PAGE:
“It took her pointing that out to flip the switch and trust that, inherently, you can’t grow without [hiring someone],” Denbar says. “And also realizing the world works because people do good work, and that they shouldn’t be excluded from your own company.”

Denbar hired a second employee in 2012; in 2014, he rebranded and invested all his savings into a new logo, website and brand upgrade. “I went to the design company and said, ‘We’re a three-person company, but I want to look like we’re the biggest, most legitimate company in town,’ ” Denbar says. “And I feel like they achieved that.” He adds that 2014 is the year “where it felt like it went from zero to 100,” because it’s also when someone from a local pool retail store came in looking for a job.

Denbar hired him, then later that week scooped up a Craigslist applicant with 15 years industry experience; their personalities clicked instantly. Denbar only planned on hiring one person, but “They were both all-stars,” Denbar says. “The new brand combined with their talent and the chemistry at the time as a company started taking things to the next level.” Patriot added six technicians that year.

“It was a ton of work,” says Nathan White, former Craigslist applicant and now repair manager for Patriot, of the hiring frenzy that occurred over the next couple of years. “Constant changes. That being said, it was really fun. We had an idea of the type of work and culture we wanted, and worked every day to do it. Early on it felt like a small tribe, and it was kind of easy to spread the mindset as we grew, catching any issues before they became problems. Most of the people we brought in the first few years were a great fit.”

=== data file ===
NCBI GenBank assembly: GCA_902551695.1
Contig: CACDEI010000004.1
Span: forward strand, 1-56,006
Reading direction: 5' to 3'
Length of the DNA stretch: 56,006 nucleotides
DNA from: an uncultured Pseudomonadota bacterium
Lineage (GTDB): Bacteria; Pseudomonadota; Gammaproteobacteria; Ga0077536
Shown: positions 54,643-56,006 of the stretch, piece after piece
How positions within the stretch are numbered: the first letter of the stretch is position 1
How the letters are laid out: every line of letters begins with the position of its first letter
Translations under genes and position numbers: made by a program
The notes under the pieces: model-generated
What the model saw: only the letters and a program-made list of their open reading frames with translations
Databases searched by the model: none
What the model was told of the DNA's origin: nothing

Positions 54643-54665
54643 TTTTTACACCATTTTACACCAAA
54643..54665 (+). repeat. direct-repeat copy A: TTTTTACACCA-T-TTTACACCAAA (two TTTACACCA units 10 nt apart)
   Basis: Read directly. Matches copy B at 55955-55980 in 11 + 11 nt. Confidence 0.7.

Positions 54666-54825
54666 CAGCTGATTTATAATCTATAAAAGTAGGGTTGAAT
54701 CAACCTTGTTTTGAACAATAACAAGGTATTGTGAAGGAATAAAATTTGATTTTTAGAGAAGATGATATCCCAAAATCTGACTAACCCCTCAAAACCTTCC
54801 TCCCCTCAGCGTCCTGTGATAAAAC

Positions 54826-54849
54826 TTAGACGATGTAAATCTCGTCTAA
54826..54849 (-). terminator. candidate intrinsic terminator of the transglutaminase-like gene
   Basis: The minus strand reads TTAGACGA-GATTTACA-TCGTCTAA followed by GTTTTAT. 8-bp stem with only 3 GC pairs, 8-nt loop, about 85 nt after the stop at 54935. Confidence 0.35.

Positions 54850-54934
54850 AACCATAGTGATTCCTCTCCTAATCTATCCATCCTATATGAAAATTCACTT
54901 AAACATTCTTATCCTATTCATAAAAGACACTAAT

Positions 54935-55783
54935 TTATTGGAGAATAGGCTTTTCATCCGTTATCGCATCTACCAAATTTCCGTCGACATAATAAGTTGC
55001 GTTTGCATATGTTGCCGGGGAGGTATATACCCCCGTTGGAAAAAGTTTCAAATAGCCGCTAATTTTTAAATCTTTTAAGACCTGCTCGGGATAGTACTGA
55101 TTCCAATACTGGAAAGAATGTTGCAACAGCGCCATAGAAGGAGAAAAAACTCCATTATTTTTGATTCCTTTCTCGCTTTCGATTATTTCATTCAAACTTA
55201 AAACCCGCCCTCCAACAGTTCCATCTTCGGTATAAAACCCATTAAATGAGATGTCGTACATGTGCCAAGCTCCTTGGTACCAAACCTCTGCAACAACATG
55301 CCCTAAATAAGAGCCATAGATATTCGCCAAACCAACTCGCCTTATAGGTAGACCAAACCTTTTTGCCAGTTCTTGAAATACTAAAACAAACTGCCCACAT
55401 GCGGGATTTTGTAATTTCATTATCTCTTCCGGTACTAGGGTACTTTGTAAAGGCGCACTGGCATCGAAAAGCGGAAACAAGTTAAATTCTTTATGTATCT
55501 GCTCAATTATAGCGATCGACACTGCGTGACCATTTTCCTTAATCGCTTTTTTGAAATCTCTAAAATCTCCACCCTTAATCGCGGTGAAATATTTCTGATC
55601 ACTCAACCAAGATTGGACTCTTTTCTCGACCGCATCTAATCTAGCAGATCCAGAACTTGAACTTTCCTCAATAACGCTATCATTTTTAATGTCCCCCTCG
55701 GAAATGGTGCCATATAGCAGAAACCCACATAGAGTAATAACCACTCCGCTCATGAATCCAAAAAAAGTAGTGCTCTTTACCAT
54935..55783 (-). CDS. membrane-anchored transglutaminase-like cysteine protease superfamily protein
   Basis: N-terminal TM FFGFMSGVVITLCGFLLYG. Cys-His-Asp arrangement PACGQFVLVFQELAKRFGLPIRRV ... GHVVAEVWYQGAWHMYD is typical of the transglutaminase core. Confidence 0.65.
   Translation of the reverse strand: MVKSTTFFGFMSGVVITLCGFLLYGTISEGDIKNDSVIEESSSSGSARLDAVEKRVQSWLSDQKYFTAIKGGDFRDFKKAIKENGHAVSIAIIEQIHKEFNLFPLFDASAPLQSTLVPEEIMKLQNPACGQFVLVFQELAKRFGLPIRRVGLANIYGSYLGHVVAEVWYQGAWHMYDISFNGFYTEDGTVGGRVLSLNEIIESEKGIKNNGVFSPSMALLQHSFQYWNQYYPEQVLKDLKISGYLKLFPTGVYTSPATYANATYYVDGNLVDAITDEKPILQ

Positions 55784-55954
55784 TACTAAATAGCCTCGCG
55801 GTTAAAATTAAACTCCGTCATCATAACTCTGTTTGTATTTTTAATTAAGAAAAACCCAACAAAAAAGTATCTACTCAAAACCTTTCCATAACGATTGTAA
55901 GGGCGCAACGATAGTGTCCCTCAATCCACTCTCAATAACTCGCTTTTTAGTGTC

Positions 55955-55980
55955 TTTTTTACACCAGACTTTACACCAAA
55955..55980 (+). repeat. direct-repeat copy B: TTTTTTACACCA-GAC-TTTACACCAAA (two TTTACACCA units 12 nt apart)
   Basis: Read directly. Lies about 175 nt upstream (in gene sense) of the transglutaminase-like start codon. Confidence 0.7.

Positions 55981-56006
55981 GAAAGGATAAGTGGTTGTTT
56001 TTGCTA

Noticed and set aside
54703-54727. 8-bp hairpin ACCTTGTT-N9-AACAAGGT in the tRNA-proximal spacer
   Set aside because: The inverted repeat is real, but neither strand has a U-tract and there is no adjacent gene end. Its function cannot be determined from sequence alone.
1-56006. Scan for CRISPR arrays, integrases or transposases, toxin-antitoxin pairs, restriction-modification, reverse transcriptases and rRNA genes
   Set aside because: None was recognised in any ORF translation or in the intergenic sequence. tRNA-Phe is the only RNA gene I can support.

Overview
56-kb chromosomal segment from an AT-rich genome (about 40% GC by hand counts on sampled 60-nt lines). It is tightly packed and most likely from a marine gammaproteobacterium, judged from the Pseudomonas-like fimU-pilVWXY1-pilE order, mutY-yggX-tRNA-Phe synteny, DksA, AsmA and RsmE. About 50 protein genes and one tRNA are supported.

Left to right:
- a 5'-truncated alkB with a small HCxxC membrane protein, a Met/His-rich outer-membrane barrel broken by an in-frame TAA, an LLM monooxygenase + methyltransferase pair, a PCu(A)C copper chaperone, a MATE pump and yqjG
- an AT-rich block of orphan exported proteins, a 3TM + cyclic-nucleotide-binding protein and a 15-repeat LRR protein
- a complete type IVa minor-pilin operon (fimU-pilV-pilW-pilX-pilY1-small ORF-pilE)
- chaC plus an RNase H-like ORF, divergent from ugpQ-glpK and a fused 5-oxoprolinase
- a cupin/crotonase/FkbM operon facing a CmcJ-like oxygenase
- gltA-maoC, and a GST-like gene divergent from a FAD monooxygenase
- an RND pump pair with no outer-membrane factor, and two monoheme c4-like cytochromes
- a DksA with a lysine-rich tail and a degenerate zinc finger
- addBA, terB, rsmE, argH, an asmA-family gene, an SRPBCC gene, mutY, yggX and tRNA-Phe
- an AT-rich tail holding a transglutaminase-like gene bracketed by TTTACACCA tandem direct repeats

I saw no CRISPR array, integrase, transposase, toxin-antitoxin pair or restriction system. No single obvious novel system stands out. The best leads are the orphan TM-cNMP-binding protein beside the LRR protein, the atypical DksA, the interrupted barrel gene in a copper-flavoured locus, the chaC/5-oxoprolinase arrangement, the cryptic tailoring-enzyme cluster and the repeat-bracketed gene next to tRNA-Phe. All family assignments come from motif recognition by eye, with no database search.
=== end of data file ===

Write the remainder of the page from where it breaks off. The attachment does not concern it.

Then Denbar hit his mental limit: He’d stopped working in the field and was managing the office full time as the company’s only support staff. “I started losing my sanity a little that year because I’d be on the phone, and six other calls would beep in during that one phone call,” he says. “It was just constant, nonstop and I didn’t know how to handle it.”

By the end of 2014, Denbar brought a technician from the field to help in the office, but he was still overwhelmed. The implications brought on a new struggle: justifying nonrevenue producing support staff.

At the time, Denbar said he wouldn’t hire a new technician until he was working seven days a week. But he still couldn’t bring himself to hire office staff. It wasn’t until he joined a CEO networking group that Denbar realized the cycle he was in.

“I had all these other business owners looking at me and saying, ‘You’re insane, man. You need to hire somebody,’  ” Denbar says. “It took that peer pressure to bring on the first nonrevenue-producing employee. Those are still the hardest ones to justify.”

There’s huge value in finding peer groups that can give the right perspective, Denbar says. In the early days, he found comradery on the technical side with other pool pros through organizations like The Independent Pool and Spa Service Association and the Pool & Hot Tub Alliance (formerly APSP).